The Neat and the Bittersweet

This post will be in two parts. First an update. My internship is going well. Though I still do not have my ID, I still get to help out with different projects and attend a lot of meetings. My main project is still helping out with the process of getting things ready for the renovation of Arlington House but this week Kim, my advisor, and I were more focused on preparing the house for a reenactment of the Syphax Wedding.

Kim and I sitting on the Arlington House floor dusting fake flowers.

Kim and I sitting on the Arlington House floor dusting fake flowers.

Maria Carter Syphax and Charles Syphax were slaves of the Custis-Lee family. They once belonged to Martha Washington but when she died George Washington Park Custis, grandson of Martha and father-in-law of Robert E. Lee, inherited the slaves.  The marriage of Maria and Charles was one of the three weddings held in the family parlor of Arlington House. Cool/interesting tidbit: According to the Syphax family, Maria was the daughter of George Washington Park Custis and one of his slaves. I do not have an image of the place decorated all pretty, I wish I did it is lovely right now. I do have this image, which turned out nice with the lighting. Last Friday, 6/17, I got to meet a fellow LHIP intern, Janette Gallardo, at the Historic Preservation Awards. Which was neat because I got to meet the Secretary of the Department of the Interior, Sally Jewell. This past Tuesday, 6/21, Kim, Layesanna (the Natural History curator), and I got to visit Yorktown Battlefield to go pick up a tent bag we loaned to them. This tent bag belonged to George Washington and was used during the Revolutionary War. Layesanna and I got to go into the closed off part of the exhibit and stand in the tent where George Washington held meetings. I was freaking out so hard.
George Washington's Main Meeting Tent

George Washington’s Main Meeting Tent

After that we went to have lunch in Williamsburg, which was adorable. I love colonial towns that still have a charm to them. I have come to a conclusion of colonial/historic towns: They all have Christmas Shoppes, Kilwins, and some have Ripley’s Believe It-or-Not’s. (I’m looking at you St. Augustine.)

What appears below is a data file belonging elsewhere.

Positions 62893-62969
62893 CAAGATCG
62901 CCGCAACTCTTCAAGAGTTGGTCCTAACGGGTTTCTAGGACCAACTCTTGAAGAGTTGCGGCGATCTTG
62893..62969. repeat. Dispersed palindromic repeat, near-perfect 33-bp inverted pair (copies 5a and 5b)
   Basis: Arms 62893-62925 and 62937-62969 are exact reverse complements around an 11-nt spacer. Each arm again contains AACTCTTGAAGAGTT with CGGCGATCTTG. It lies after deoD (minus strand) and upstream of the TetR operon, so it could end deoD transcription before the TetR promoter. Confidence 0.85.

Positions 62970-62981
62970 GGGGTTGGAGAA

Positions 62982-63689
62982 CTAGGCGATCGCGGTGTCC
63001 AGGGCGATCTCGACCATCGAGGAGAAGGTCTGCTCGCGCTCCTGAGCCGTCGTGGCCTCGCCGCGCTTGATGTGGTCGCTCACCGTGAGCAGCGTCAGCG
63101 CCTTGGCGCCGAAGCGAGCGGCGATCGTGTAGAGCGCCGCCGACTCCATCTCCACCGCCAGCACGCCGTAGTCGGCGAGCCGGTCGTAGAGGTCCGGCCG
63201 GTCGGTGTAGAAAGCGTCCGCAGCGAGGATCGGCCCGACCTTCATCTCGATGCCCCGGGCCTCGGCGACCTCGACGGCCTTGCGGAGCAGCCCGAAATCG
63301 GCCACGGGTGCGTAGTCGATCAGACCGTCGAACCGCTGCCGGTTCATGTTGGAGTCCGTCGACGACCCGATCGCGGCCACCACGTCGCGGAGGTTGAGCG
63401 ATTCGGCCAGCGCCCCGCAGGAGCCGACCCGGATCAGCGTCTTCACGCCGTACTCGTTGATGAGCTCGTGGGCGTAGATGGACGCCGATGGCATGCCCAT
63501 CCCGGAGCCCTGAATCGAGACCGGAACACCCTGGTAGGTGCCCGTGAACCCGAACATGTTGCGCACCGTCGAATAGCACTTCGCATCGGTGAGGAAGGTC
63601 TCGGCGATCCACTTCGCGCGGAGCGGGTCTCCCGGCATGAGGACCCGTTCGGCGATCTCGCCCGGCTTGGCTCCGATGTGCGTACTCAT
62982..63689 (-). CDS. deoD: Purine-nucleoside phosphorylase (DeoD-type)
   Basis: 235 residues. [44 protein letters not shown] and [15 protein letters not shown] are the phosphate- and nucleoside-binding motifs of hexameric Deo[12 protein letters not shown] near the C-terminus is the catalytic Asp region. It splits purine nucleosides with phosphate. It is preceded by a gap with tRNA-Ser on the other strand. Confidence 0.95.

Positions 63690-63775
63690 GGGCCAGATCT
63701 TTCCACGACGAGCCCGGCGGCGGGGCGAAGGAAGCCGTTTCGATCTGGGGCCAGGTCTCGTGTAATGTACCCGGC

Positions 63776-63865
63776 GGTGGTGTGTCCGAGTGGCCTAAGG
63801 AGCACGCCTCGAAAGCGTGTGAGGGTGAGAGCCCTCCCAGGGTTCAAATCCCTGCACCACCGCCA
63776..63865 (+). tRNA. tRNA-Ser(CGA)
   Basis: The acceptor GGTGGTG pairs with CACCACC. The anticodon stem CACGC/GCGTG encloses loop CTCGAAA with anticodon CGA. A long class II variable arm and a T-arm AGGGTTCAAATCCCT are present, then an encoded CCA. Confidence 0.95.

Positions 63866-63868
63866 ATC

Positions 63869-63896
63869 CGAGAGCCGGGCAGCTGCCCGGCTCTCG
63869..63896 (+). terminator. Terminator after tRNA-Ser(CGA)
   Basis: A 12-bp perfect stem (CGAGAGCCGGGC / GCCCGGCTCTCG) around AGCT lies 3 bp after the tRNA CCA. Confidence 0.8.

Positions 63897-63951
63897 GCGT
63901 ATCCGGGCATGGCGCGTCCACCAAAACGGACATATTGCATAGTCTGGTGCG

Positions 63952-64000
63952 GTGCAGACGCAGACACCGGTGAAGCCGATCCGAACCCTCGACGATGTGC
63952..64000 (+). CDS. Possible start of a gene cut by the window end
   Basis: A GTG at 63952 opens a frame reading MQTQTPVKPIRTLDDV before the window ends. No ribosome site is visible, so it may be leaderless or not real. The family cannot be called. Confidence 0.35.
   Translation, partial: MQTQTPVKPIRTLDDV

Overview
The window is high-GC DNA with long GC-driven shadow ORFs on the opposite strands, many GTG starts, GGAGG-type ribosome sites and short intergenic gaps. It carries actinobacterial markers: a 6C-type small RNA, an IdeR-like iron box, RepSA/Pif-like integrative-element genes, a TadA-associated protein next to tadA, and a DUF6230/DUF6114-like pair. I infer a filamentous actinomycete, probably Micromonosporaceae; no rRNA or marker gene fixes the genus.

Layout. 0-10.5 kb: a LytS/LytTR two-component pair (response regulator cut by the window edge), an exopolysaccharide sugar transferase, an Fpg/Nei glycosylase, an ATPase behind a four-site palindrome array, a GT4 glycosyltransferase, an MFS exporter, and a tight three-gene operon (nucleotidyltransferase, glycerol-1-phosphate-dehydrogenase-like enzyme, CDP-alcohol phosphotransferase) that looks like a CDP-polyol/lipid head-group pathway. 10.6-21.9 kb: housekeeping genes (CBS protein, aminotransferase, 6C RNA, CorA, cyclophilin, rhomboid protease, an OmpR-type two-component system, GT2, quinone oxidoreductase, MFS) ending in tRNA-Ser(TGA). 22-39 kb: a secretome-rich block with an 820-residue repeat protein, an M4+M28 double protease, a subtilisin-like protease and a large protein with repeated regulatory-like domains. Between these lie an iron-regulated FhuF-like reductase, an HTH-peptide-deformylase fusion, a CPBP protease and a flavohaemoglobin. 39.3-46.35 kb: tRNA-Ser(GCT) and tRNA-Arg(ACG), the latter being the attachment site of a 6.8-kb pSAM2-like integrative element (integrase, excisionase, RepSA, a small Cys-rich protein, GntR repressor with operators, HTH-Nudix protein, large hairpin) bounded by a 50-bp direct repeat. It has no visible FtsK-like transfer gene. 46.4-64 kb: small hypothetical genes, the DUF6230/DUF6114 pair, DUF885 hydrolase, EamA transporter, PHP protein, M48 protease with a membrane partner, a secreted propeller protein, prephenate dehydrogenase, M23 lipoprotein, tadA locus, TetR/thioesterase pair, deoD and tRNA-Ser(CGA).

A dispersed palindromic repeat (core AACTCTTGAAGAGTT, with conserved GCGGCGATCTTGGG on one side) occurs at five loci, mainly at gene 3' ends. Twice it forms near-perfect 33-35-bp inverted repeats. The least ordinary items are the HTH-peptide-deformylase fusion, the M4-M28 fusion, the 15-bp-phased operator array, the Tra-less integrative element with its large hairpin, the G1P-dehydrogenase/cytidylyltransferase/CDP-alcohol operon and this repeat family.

Stores at Williamsburg

Stores at Williamsburg


So on to the next part. For the internship all of the interns have to attend webinars. So far they focus on our role as Latinx in NPS and the greater world. I feel that this experience will help me understand my heritage; myself a little bit more. Let me explain. When I was 5 I moved to Florida from Puerto Rico. Spanish was my first language, but I quickly learned English after that by watching Barney so I have no accent like my mom. Though my parents spoke to me in Spanish I never kept up with it, so my fluency was never 100%. I am also very light skinned. The only dead give away are my two last names. People often question if I’m Russian because of my first name.

From L to R: My brother, my grandmother, and I.

From L to R: My brother, my grandmother, and I in St. Augustine, actually.

In our introductory webinar a few of the interns were talking about their family members not understanding why they would want to leave their family for a job… I never had that. My parents are very supportive of me when it comes to career decisions. While I understand not everyone grew up the same way, it still made me feel like, “oh look, another reason I don’t fit in.” I’ve often felt detached from the Latino community because I was never “Latina” enough. I once had one of my mom’s cousins tell me I should get a tan because I’m so white. My mom played it off, saying he was joking, but it still hurt. But after our last webinar I learned I was not alone in this. Many of the other interns have also experienced this discrimination in similar forms. I know that I’m Latina. I know that I use Adobo to spice everything and store my pots and pans in the oven. And while I know this to be true, most of the outside world doesn’t see that. It does help knowing I have a group that acknowledges my Latinidad, but I have come to a conclusion:

Even if I speak stunted Spanish, even if I don’t appear Latinx, even if I am not accepted by many in the Latino community, I will tell their stories. All of their stories. Mexicans, Salvadorians, Dominicans, Peruvians; I will tell their stories just as I tell the stories of other minority groups because everyone’s story matters and is interesting. The good, the bad, the grey areas of history.

These stories need to be dug up and told, and I want to help tell them.

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